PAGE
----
Teachers, train drivers, and refinery workers in France are among those who have joined a nationwide day of strikes, as anger rages over the government’s plans to raise the pension age by two years to 64.
The protests are a major test for President Emmanuel Macron, who maintains that his pension reform plan – which is highly unfavourable in opinion polls, with 68 percent of people against an increase – is crucial for the economy.
French trade unions called for Thursday’s mass mobilization. The last time they did that was 12 years ago, when the retirement age was increased from 60 to 62.
“We need a lot of people to join the protests,” Laurent Berger, head of France’s largest union, CFDT, told BFM TV.
“People are against this reform… we need to show it [in the streets].”
While French labor ministry estimates say retirement reform would bring in an additional 17.7bn euros ($19.1bn) in annual pension contributions, allowing the system to break even by 2027, unions say there are other ways to ensure the viability of the pension system, such as increasing taxes for the superrich.
Al Jazeera’s Bernard Smith, reporting from Paris, said 12 of France’s biggest unions joined hands to lead the protest.
“That in itself is unusual [because] the unions are rarely united,” he said.
“[They’re] hoping to turn this protest into some sort of broader social movement combining concerns about the continuing cost-of-living crisis to really put pressure on the president.
“President Macron has always cast himself as a reformer. In his first run for the presidency, he said he would reform France. He tried to push through pension reforms, and other reforms, in his first term. [But] protests stopped him doing that, and then the pandemic stopped him doing that. So [in] his second term, he’s trying again.”
For Macron, the pension plans put his reformist credentials at stake, both in the country and among his European Union peers, as a way to keep public spending down.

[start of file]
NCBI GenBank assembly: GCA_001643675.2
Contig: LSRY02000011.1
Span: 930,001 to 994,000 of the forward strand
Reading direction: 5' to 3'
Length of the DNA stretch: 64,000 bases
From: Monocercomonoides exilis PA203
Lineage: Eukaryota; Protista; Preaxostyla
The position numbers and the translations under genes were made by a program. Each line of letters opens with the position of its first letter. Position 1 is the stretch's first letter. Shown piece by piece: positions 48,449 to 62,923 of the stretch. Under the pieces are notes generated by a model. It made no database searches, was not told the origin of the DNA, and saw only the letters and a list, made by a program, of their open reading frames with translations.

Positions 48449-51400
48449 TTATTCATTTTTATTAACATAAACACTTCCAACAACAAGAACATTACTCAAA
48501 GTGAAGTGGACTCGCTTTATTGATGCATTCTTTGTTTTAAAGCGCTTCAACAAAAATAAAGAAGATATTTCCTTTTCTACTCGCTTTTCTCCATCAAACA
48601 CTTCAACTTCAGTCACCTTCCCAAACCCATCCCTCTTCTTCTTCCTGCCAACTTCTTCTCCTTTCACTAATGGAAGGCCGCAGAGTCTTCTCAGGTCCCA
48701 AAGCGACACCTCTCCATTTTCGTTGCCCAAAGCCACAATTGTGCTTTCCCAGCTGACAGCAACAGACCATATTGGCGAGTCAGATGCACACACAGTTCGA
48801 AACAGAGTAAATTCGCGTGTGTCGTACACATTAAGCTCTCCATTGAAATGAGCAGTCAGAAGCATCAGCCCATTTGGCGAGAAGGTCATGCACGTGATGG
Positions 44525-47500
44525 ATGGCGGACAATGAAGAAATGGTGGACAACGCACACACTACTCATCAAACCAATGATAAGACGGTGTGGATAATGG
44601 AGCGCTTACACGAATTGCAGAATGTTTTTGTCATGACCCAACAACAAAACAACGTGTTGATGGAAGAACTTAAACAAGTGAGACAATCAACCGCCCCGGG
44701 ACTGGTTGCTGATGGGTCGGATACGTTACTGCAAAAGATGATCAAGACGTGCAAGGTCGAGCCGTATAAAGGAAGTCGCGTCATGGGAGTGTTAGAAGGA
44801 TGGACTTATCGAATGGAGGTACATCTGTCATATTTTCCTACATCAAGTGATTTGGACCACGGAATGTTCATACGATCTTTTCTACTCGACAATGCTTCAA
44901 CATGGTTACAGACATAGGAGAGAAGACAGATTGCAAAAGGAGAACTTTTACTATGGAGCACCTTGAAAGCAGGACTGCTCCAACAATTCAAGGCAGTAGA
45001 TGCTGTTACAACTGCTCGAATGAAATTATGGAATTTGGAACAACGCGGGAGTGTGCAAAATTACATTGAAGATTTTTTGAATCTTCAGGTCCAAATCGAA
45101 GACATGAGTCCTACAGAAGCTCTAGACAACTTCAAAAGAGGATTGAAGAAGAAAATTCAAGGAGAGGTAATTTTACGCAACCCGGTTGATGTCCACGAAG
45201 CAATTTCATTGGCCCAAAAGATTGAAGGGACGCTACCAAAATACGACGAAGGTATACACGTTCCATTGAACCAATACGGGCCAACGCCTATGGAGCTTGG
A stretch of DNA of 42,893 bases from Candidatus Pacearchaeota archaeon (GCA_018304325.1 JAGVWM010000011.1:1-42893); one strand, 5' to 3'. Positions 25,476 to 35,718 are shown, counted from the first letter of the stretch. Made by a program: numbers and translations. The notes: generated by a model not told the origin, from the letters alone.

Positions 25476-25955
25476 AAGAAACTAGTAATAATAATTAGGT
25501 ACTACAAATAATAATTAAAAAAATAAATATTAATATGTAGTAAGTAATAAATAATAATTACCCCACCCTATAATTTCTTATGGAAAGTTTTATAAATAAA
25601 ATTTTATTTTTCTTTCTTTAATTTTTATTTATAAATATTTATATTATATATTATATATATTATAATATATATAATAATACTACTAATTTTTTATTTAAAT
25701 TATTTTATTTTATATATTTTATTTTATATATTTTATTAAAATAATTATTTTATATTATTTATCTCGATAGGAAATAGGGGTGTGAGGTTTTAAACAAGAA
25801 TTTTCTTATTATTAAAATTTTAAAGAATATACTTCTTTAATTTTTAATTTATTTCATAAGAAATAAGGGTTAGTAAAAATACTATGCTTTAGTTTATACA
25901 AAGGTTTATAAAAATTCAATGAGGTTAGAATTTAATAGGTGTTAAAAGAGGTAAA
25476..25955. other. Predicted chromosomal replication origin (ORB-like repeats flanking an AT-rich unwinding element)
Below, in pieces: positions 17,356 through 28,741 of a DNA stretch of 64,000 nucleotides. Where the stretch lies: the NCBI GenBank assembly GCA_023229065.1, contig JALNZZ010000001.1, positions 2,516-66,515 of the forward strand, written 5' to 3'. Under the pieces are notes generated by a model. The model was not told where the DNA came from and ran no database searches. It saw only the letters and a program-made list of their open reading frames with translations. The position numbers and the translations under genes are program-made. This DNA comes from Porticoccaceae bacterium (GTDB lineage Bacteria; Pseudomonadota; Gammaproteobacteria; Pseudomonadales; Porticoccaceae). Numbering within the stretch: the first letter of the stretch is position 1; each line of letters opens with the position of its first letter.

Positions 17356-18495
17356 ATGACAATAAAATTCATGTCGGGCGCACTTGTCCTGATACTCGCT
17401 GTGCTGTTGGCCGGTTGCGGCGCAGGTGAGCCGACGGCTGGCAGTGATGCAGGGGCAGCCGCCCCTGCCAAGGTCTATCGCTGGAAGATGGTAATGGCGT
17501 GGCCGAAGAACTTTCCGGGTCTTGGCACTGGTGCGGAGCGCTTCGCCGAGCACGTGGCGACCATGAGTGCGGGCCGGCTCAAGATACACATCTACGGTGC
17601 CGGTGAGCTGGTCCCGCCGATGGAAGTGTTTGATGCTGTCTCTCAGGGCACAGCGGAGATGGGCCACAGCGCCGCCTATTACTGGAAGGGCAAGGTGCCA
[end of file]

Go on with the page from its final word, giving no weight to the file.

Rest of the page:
Anne-Elisabeth Moutet, a journalist with The Telegraph, told Al Jazeera: “The feeling among the workers in France and the unions is [that] this reform is essentially pushing people to work longer, [and] they will not find jobs because in France [there are] unemployment problems.”
Moutet explained that despite the protests, the reform plan will most likely pass thanks to Macron’s deal with the main conservative party, Les Republicans.
Hundreds of thousands are rallying, including tens of thousands in the capital, Paris.
Paris’s public transport is being brought to a standstill and trains will struggle to run throughout France.
According to the main teachers union, 70 percent of primary teachers are striking as many schools are closed for the day.
“There’s nothing good in this reform,” said Rozenn Cros, in the southern French city of Cannes, as she and other teachers prepared to strike with banners including “No to 64”.
Macron’s last attempt at pension reform in 2019 was halted a year later when the COVID-19 pandemic hit Europe.
Al Jazeera’s Smith said Macron “wants some sort of legacy”.
“Without this, he does not have a legacy. [If the reform does not pass with a coalition with Le Republicans] there is a constitutional way he can force this change in the law, but if he does that, it will probably provoke a new legislative election. Without these reforms, if Macron has to retreat, then that leaves him as a lame duck president with very little power or influence.”